Few animals are as familiar and yet mysterious as the humble frog, able to live on land, yet disappearing into the muddy depths of a winter pond for months at a time, sometimes surviving freezing temperatures, and emerging again in spring apparently unharmed. Frogs can live on land and cope with spending large amounts of time in mud underwater by breathing through their lungs, mouth and skin, and some frogs even have the ability to stop breathing altogether.
Frogs can absorb oxygen in their lungs, the roofs of their mouths and through blood vessels in their skin. Lacking ribs and a diaphragm to reduce the air pressure in their lungs, they lower the floors of their mouths instead, and open their throats and nostrils to allow air to move into their lungs. At the same time, oxygen also enters their blood through a respiratory surface on the roofs of their mouths. Their thin, moist skin can absorb oxygen from air and water. When covered in mud at the bottom of pools, frogs absorb oxygen through their skin from water in the mud.
When frogs hibernate in ponds in winter, they spend months at a time in mud underwater and only surface occasionally to breathe. They need oxygen-rich water to do this, and sometimes move around to maintain a sufficient level, but also, as temperatures cool, frogs' oxygen needs reduce because their metabolism slows down. Most of their blood moves to their skin to maximize the amount of oxygen absorbed, which can sometimes be observed when the light skin on their bellies turns pink from the increased blood flow. In this state, frogs can survive for long periods of time without returning to the air.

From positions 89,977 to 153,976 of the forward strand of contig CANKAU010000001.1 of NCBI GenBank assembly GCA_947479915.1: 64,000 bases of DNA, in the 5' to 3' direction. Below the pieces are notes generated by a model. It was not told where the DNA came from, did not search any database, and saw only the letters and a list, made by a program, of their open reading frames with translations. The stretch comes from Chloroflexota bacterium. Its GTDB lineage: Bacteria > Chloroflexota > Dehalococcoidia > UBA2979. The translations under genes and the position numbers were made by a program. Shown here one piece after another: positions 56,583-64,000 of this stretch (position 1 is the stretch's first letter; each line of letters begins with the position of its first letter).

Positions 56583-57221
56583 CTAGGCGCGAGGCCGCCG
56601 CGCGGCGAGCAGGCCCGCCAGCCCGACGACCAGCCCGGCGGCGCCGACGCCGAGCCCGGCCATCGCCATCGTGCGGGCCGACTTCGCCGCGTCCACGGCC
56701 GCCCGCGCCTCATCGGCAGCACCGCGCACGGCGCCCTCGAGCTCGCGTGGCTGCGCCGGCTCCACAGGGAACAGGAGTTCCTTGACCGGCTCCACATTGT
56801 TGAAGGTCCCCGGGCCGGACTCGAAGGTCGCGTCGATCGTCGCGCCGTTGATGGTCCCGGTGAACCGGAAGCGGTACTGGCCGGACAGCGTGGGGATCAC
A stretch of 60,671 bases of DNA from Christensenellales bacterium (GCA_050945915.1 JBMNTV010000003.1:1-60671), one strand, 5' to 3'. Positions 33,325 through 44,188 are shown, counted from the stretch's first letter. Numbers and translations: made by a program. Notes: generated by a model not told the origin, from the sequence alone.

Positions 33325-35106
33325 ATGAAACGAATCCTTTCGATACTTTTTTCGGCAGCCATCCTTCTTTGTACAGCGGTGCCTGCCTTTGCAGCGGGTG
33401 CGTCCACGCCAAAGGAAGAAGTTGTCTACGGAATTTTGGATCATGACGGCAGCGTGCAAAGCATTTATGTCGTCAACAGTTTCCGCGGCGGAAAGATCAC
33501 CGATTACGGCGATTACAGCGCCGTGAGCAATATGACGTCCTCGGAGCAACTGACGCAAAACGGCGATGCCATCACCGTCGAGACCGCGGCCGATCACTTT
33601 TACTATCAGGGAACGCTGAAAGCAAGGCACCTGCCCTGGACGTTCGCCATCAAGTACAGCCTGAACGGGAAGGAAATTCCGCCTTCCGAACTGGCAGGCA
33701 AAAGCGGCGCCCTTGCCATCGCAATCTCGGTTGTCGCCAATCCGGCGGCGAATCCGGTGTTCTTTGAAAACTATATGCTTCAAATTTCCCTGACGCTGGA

Some frog species freeze during hibernation, stop breathing and stop their hearts beating. The wood frog (Rana sylvatica) can survive a body temperature as low as 21 degrees Fahrenheit, with 60 to 70 percent of its body fluids frozen. Its blood contains specific proteins that help prevent the damaging effects of freezing, and its liver releases large amounts of glucose that acts like antifreeze, protecting the frog's vital organs. The wood frog can survive up to a month in this state without permanent damage. When temperatures rise, it thaws and its breathing and heart function resume.
Frogs hibernating in mud show other physical and behavioral changes as well as altered breathing patterns. To protect their eyes from damage from mud and debris in the water, they cover them with a transparent membrane and pull them closer into their heads. Frogs also change their posture to a splayed form, with all four legs flat against the pond floor, to help maintain stability, and they become much less active, even appearing to be dead.
A graduate of Leeds University, Jenny Green completed Master of Arts in English literature in 1998 and has been writing about travel, gardening, science and pets since 2007. Green's work appears in Diva, Whole Life Times, Listverse, Earthtimes, Lamplight, Stupefying Stories and other websites and magazines.